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Can boot camp help troubled teens get back on track?
Most of us recall the horror stories about militant boot camps for teens back in the 90s. The kids were abused and punished while living in awful conditions, all in the name of building character. Well, things have changed.
A teen boot camp is still a highly regimented, discipline-focused venue, but now these camps are more humane. The goal of these programs for troubled teens is still centered on training teens to take ownership of choices. They are still teaching teens to acquire healthy lifestyle habits. The difference is they don’t punish teens, a style of discipline that was so extreme in years past. Instead the teen is shaped toward making positive choices through constructive skill building.
These days a teen boot camp is more like the blending of a boarding school and a wilderness program. Parents who are burned out, stressed out, and at the end of their rope may see these programs as their last hope.
What are Boot Camps for Troubled Teens?
Parents faced with a teen that seems to be out of control may have run out of options. The parents may have tried every possible method of reining in their teen, yet nothing has worked.
The teen might have a mental health disorder that is leading to their acting out and getting into trouble. Behavior issues will often crop up during grade school and get worse during the teen years. The older the teen gets, the more harmful their actions can be to others, themselves, and to their future.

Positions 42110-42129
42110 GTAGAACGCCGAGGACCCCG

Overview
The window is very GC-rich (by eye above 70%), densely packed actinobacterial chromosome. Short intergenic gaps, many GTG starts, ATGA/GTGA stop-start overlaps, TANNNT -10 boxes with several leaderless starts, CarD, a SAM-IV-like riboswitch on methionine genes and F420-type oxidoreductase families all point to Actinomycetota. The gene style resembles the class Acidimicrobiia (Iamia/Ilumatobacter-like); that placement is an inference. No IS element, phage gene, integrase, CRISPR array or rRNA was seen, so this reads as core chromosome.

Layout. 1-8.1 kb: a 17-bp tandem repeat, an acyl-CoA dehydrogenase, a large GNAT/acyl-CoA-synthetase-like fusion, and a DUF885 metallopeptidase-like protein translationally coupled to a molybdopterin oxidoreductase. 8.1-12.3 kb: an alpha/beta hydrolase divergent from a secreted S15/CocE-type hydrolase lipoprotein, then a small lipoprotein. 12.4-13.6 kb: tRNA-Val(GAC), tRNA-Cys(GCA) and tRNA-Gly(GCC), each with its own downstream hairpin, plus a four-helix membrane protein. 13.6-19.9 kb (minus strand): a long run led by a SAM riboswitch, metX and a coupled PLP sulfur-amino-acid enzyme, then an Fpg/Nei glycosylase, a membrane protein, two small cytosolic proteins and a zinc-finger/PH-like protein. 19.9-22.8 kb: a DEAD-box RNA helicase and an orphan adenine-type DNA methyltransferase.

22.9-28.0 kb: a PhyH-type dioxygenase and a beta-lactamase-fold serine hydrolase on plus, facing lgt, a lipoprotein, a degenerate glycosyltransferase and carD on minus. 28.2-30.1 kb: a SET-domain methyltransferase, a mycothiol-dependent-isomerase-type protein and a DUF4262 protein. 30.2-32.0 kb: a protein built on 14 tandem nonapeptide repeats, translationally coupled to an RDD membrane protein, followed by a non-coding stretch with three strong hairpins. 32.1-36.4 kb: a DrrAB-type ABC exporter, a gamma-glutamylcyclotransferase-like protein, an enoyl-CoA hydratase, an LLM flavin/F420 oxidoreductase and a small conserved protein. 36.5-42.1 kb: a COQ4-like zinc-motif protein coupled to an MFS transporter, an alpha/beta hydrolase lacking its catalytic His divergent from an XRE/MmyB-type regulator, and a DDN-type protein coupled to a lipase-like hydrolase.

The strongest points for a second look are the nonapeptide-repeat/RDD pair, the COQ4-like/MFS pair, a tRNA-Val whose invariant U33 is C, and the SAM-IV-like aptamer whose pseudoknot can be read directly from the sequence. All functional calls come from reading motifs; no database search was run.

A teen boot camp offers a treatment option for these parents to try when nothing else has helped their child. These venues feature very strict, structured programs that teach teens to take responsibility for their actions. Over time, the teen will also learn some valuable life skills that they can use later.
Elements of Teen Boot Camps
Choosing a boot camp for a troubled teen might seem to be an extreme step. But when a teen’s problems are complex and layered, and parents at their wits end, it is worth a try. Teens enrolled in a boot camp will experience personal growth. Opportunities for growth occur in these areas:
- Build self-esteem.
- Builds character.
- Improves confidence.
- Develops resilience.
- Improves self-control.
- Teaches self-sufficiency.
Boot camps use a blend of experiential methods and traditional methods to help guide teens towards healthy behaviors. Because the camps are set in nature and outdoor focused, teens are very active while enrolled in the book camp. Getting lots of exercise is part of the therapy.
Boot camps for troubled teens may have specialties, such as for treating substance abuse or trauma recovery. Special treatment focus areas require the staff to have training and licensing to practice in the specialty.
Family therapy is also highly beneficial to the teen and the family members. Boot camps often invite parents to join their teen for special sessions or special family events. Family involvement is very helpful for the teen and his or her recovery.
Which Teens May Benefit Most From Boot Camp?